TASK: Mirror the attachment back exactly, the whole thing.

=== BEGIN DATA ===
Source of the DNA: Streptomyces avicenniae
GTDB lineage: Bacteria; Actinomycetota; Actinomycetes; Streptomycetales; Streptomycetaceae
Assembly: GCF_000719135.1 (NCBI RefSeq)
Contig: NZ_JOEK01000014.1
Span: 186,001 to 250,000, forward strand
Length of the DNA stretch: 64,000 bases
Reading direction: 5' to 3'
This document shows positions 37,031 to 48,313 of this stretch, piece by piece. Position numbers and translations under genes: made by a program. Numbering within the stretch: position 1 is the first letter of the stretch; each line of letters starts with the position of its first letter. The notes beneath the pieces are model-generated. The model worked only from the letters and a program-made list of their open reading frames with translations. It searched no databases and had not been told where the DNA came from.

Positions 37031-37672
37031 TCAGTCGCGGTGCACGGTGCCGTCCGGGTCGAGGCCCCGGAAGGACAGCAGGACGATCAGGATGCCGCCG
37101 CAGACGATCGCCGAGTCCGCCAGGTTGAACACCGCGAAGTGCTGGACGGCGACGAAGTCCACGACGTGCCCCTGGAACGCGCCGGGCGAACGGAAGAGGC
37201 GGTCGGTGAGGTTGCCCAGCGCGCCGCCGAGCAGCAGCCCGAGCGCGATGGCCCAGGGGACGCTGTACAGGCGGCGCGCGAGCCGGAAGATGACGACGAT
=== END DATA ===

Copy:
Source of the DNA: Streptomyces avicenniae
GTDB lineage: Bacteria; Actinomycetota; Actinomycetes; Streptomycetales; Streptomycetaceae
Assembly: GCF_000719135.1 (NCBI RefSeq)
Contig: NZ_JOEK01000014.1
Span: 186,001 to 250,000, forward strand
Length of the DNA stretch: 64,000 bases
Reading direction: 5' to 3'
This document shows positions 37,031 to 48,313 of this stretch, piece by piece. Position numbers and translations under genes: made by a program. Numbering within the stretch: position 1 is the first letter of the stretch; each line of letters starts with the position of its first letter. The notes beneath the pieces are model-generated. The model worked only from the letters and a program-made list of their open reading frames with translations. It searched no databases and had not been told where the DNA came from.

Positions 37031-37672
37031 TCAGTCGCGGTGCACGGTGCCGTCCGGGTCGAGGCCCCGGAAGGACAGCAGGACGATCAGGATGCCGCCG
37101 CAGACGATCGCCGAGTCCGCCAGGTTGAACACCGCGAAGTGCTGGACGGCGACGAAGTCCACGACGTGCCCCTGGAACGCGCCGGGCGAACGGAAGAGGC
37201 GGTCGGTGAGGTTGCCCAGCGCGCCGCCGAGCAGCAGCCCGAGCGCGATGGCCCAGGGGACGCTGTACAGGCGGCGCGCGAGCCGGAAGATGACGACGAT